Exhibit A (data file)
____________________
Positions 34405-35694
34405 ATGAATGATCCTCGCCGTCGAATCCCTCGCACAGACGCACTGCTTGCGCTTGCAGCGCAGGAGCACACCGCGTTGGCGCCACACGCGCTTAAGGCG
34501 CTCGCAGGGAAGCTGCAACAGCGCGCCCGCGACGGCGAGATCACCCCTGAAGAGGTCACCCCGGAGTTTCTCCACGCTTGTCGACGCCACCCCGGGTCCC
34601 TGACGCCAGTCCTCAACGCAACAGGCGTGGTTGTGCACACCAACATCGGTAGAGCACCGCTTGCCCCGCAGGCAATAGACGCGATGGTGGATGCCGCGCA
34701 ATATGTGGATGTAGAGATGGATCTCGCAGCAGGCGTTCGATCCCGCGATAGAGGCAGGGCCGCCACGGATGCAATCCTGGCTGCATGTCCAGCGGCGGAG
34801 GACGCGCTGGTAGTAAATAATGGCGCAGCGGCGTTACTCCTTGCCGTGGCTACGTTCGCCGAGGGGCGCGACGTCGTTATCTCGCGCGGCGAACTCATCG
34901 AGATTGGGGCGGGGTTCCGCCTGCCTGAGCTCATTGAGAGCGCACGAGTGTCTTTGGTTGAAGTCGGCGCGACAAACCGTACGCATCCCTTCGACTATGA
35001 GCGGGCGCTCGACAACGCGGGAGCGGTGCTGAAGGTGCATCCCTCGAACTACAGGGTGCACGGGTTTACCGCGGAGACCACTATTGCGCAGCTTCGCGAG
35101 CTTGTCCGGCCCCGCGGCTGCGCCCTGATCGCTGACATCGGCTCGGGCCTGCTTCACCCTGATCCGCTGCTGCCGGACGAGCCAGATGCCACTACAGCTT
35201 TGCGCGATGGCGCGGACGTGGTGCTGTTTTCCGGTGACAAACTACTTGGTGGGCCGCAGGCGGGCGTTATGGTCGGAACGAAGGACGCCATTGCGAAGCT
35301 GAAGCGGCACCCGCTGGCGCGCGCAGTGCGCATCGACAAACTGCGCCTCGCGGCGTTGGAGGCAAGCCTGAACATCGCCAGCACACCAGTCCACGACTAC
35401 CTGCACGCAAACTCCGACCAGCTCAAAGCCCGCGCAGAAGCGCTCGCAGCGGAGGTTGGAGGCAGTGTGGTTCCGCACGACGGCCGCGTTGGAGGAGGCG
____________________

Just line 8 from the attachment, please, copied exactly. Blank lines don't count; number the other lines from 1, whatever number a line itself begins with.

35001 GCGGGCGCTCGACAACGCGGGAGCGGTGCTGAAGGTGCATCCCTCGAACTACAGGGTGCACGGGTTTACCGCGGAGACCACTATTGCGCAGCTTCGCGAG